In playing around with the Google Earth weather layer, I noticed the webcam layer as well.  On the left, is a screen shot of the weather layer image on Tuesday.  It's hard to see but there are little icons that link to webcams in different locations.  Below is an image of the Valdez webcam on that same day.  We were in the midst of our first good snowfall.  It's handy to have these resources in one place.

In addition to learning about the weather layer in Google Earth and gaining resources for weather-related images, much of the information in the Cultural Connections section was new to me.  I knew about biomagnification, how animals higher up the food chain have higher concentrations of toxins.  I didn't realize that most of those toxins were being carried from lower latitudes north by ocean and wind currents that increased the amount of toxins in the arctic.  Especially alarming was the assertion that Barrow has the highest levels of reactive mercury measured on earth, Contaminants in the Arctic Food Chain.  

I knew about the albedo effect but didn't know about the ice-albedo feedback loop until watching Arctic Haze.  The fact that pollutants are darkening snow and ice and so causing them to absorb more heat is new to me.  I also didn't know that aerosols in the atmosphere were causing more and smaller cloud droplets causing clouds to be more reflective so that they'd heat the earth's surface more here in the north.  All of this information speaks again to how connected we all are on this planet.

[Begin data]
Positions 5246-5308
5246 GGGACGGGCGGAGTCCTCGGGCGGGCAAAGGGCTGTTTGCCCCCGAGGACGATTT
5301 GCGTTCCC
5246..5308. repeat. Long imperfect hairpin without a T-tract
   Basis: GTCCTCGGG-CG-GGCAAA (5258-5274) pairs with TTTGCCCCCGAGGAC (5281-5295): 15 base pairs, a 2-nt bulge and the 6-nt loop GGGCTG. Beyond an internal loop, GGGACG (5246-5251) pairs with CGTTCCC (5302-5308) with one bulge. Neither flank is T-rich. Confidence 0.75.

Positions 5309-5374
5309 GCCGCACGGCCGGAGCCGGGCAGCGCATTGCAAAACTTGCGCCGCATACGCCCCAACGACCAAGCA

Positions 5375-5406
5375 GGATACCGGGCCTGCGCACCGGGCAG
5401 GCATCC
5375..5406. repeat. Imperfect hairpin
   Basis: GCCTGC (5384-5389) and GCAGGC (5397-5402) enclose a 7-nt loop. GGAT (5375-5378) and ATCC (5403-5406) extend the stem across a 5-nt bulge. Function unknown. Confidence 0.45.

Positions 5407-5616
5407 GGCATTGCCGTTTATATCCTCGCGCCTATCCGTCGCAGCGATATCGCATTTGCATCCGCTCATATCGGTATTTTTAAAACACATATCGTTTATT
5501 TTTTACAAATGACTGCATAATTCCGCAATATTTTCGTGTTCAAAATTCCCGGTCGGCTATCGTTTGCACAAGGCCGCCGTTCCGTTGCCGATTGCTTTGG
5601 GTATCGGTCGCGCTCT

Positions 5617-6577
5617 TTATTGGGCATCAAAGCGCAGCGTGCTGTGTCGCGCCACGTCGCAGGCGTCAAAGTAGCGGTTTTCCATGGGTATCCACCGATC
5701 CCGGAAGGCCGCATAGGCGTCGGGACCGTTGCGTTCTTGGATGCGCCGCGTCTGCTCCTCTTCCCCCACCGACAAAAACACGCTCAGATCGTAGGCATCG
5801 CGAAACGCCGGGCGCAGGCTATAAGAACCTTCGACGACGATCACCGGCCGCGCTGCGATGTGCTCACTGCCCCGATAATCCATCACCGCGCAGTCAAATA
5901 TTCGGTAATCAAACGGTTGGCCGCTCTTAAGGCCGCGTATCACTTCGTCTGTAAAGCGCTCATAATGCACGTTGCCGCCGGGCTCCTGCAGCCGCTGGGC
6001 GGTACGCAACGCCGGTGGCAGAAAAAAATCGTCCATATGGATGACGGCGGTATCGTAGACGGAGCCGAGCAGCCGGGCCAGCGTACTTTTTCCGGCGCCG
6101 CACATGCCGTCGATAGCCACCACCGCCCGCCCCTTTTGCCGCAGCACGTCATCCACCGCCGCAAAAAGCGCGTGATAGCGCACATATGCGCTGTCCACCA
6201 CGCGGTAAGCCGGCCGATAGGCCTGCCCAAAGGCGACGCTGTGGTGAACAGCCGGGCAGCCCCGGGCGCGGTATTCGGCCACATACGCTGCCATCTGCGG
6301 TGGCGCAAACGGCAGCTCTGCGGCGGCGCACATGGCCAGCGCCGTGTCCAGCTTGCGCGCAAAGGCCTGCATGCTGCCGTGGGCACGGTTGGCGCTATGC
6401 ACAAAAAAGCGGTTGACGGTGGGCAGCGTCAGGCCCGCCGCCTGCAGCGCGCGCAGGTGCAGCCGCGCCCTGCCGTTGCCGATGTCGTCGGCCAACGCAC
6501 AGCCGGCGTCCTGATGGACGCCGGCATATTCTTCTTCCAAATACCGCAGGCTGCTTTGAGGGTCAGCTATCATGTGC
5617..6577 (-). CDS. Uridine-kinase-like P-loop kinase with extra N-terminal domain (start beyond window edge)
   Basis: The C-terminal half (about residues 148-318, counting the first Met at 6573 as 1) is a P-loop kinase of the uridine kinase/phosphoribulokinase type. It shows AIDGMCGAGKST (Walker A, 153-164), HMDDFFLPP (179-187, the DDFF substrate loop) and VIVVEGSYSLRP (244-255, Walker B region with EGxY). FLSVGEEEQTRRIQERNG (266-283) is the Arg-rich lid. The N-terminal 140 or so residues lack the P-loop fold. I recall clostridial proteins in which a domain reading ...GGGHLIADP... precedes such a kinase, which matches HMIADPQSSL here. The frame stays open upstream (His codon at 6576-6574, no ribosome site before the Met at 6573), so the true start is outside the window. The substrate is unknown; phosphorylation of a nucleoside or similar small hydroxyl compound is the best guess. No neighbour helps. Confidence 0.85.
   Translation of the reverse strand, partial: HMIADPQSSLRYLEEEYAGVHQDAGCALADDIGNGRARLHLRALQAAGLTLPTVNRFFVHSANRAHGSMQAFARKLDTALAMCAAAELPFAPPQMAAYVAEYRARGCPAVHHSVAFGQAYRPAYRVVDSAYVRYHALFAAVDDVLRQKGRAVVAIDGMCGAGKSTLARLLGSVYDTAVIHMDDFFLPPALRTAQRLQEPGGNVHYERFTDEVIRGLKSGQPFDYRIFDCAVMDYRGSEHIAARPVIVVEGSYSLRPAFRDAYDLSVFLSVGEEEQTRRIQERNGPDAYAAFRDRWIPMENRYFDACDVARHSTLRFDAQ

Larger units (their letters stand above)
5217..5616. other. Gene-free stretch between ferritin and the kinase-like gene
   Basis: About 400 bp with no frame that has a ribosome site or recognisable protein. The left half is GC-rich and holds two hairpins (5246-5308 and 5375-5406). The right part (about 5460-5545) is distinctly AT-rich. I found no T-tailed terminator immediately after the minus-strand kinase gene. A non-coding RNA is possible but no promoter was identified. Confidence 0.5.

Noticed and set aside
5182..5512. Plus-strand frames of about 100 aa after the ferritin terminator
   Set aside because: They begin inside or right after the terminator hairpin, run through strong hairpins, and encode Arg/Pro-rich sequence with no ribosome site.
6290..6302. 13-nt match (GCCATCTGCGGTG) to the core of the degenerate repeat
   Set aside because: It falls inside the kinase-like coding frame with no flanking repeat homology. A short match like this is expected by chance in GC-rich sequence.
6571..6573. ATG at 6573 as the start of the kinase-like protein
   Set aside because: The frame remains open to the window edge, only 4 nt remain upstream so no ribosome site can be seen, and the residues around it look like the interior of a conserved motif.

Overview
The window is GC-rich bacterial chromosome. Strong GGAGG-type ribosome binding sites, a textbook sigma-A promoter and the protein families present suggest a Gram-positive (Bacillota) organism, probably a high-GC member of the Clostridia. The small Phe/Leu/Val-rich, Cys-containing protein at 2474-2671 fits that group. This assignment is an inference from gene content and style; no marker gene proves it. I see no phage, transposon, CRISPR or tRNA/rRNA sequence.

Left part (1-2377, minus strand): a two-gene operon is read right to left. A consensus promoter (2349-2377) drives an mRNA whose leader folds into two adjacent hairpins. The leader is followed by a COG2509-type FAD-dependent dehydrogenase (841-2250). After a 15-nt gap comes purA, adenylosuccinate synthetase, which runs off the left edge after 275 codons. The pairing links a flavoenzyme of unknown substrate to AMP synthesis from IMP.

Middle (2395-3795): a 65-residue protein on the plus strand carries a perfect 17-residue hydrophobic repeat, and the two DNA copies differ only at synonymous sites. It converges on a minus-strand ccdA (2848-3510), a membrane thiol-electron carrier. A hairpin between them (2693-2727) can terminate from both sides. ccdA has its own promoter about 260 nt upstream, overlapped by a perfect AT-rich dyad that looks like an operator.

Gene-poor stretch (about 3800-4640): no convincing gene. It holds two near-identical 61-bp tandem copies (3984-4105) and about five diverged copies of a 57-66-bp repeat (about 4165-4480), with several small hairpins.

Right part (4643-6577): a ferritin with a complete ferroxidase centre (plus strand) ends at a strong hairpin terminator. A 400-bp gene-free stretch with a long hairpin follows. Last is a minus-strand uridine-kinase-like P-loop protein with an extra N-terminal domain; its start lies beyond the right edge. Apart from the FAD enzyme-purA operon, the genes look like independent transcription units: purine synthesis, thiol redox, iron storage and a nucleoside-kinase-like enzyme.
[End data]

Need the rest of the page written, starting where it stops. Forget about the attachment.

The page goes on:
How would you use the resources in this week's module in your lessons?  How useful are the resources in this week's module?
As I work more often as a consultant to teachers and don't have a classroom of my own this year, I find that these two questions are often linked as I go through these modules.  This week I'll try answering them in tandem.  I could speak to the value of several of the resources in Module VI but I'll highlight the power of just a few. 

The TD interactive Giving Rise to the Jet Stream is good one for breaking apart all of the factors that cause the jet stream.  It's easier to process these factors (high and low pressure systems, earth's spin, movement of warm tropical air to the poles and back again, etc.) one by one.  Also, seeing created, moving visuals helps deepen understanding.  As textbook images are static, they're limited in helping students understand dynamic forces.

Not all students easily create visualizations of what they read so I really see these interactives as a tool to reach more students.   The TD 5-Day View of the Jet Stream and YouTube video Water Vapor Circulation would be good follow-ups to Giving Rise the the Jet Stream as these images allow you to see the interplay of jet stream forces in action.  Students could discuss factors they think are causing the changes they see happening. 

The Jet Stream and Horizontal Temperature Gradient could help students construct knowledge about how temperatures at the equator affect wind speeds at different latitudes and longitudes.  Textbook learning is so passive and there's real power in students being able to discover concepts for themselves.  Having student use Google Earth's weather layer, or NASA images, to search for weather pattern images could be a good constructivist lesson and a good assessment of understanding.  Speaking of assessments, NASA has some great global warming quizzes that connect to learning about atmospheric systems as information in past modules.